February 2011 – Chris Neal and I led the first GB JOB CLUBS Introduction to Job Clubs session in HMP Guys Marsh; a Category C, resettlement prison.
Following initial suspicion and hostility from the men, we were encouraged that the atmosphere became positive and constructive (see February 2011 report, GB Job Clubs Directors in Prison ).
Six months on, GB JOB CLUBS Introduction to Job Clubs runs every week in both Guys Marsh and HMP Dorchester, a secure Category B establishment.
There may be more bars and stronger doors – but scratch the surface and you’ll find that these heavily scarred, often aggressive men respond to interest and attention like the rest of us.
Introduction to Job Clubs is a structured series of interactive exercises, based on Job Club-style discussion. We don’t promise anything – we just guide the conversation.
It’s simple, non-bureaucratic and, as with Job Clubs, we’re seeing results.
The men become a supportive group as they learn to respect each other’s achievements & aspirations.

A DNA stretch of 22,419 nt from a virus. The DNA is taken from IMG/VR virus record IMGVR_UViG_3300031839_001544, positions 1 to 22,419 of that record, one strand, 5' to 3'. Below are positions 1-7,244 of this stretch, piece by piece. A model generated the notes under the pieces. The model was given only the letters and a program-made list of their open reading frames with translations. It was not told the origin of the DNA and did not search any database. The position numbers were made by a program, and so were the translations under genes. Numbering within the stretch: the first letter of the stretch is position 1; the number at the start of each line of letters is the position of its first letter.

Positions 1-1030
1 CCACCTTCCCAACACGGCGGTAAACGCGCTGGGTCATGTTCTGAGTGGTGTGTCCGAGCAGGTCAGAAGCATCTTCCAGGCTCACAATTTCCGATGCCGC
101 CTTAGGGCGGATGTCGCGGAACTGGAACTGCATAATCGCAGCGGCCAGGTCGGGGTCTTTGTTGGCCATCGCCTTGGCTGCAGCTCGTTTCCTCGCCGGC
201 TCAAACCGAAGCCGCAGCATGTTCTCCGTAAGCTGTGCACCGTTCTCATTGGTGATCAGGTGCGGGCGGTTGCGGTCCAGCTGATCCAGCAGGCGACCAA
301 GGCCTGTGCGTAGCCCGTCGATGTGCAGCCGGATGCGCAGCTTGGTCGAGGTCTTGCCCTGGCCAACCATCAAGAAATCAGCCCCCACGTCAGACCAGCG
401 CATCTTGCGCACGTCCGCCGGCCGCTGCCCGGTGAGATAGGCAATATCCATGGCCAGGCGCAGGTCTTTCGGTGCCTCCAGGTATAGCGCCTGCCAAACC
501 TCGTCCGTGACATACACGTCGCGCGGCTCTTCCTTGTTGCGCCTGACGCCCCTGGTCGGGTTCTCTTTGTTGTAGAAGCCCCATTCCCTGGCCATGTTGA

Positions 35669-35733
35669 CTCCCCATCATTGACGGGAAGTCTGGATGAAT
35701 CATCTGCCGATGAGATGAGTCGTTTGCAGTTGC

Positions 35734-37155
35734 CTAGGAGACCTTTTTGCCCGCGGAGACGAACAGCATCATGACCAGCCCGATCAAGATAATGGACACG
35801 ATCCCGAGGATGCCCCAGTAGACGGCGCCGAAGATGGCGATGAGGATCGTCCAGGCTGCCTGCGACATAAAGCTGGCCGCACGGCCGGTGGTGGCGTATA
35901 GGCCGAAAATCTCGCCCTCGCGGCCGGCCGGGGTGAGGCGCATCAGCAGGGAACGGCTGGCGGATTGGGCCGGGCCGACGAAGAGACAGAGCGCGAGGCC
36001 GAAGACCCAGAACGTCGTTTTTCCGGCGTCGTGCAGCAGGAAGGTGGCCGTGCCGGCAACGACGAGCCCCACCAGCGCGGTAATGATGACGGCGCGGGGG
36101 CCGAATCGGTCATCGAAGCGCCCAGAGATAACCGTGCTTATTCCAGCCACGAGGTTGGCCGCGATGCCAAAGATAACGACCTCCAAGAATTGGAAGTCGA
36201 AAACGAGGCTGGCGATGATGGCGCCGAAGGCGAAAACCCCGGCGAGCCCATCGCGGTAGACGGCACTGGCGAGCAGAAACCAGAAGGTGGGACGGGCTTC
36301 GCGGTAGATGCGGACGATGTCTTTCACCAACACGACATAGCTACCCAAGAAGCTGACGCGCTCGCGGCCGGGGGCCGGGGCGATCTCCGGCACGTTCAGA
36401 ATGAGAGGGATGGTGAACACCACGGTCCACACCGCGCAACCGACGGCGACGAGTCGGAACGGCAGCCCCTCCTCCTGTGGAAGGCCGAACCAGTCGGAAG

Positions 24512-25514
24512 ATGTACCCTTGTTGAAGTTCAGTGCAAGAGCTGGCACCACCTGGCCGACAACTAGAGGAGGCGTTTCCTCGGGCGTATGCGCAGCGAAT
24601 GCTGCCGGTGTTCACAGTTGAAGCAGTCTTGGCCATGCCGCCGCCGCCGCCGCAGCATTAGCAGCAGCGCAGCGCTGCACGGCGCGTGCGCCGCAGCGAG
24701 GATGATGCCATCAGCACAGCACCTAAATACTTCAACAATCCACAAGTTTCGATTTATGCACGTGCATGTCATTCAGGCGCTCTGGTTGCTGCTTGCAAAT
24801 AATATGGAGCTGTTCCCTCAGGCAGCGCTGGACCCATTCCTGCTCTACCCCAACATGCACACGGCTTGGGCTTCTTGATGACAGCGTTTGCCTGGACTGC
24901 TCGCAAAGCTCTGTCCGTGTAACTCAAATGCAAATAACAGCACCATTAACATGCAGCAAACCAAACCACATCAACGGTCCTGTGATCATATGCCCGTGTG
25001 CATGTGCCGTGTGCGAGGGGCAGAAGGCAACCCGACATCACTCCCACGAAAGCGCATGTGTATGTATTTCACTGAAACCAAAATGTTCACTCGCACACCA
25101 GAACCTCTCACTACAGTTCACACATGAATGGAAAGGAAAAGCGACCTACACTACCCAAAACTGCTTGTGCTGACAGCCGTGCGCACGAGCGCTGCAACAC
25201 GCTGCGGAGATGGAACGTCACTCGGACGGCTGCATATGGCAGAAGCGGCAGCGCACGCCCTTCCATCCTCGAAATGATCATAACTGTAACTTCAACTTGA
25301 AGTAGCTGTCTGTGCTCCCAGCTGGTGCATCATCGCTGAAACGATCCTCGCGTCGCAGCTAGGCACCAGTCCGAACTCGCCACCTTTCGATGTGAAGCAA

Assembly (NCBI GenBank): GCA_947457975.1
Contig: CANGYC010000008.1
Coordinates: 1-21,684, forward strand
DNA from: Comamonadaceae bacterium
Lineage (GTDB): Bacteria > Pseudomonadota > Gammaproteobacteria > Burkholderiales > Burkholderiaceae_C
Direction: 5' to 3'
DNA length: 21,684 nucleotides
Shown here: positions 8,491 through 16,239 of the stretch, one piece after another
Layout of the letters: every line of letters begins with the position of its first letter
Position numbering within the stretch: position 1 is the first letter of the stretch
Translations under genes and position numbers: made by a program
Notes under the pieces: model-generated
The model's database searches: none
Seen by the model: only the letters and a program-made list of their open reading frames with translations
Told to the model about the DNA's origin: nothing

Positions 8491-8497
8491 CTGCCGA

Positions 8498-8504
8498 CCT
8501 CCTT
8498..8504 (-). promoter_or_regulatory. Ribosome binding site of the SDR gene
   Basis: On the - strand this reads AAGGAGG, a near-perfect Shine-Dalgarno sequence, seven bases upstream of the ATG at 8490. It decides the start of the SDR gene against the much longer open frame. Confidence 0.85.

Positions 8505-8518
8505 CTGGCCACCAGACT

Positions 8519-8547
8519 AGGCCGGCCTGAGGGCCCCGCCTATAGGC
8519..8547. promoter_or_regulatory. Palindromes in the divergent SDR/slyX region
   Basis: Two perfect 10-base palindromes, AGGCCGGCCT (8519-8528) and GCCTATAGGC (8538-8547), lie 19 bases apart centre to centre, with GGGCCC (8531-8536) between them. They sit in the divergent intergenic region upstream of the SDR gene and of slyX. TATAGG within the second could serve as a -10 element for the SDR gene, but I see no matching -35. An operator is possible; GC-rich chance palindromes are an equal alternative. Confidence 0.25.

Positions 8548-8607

Maybe asking for help isn’t weakness; but on the contrary, a sign of real strength.
Perhaps they’re not the only people in the world with problems and life needn’t be an endless treadmill of crime and punishment.
So possibly they’re not the total failures they thought they were.
Most importantly, they begin to focus on what they have to give; rather than what they can get.
So many forgotten or hidden success stories have come to light.
Men who boxed for Great Britain, composed raps, won European cycling championships, published articles in national magazines, trialed for West Ham, created allotments, raced stock cars, passed degrees, played in brass bands for Royalty.
And of course, we meet men who are “clean”. Free of drugs. Whether it’s been two weeks or ten years – there’s always spontaneous applause.
Examples of comments from our course participants, answering the question “what I have learned“:
“How to listen to people and work with other people in a group”
“How to aim for what I want and if I get stuck there’s someone for me to call”
“to be open and honest – it’s great to talk about my skills”
An ex-offender, recently released from Guys Marsh, keeps in regular contact with us.
He now has somewhere to live, is doing voluntary work and has a job lined up when his driver’s license arrives. A great example of support agencies working together. His dream is to work on oil rigs and he’s on his way!
we’re currently working on a scheme to improve employment prospects for ex-offenders. Launching 1st October – more news shortly.
For more information or to donate to this work, please contact firstname.lastname@example.org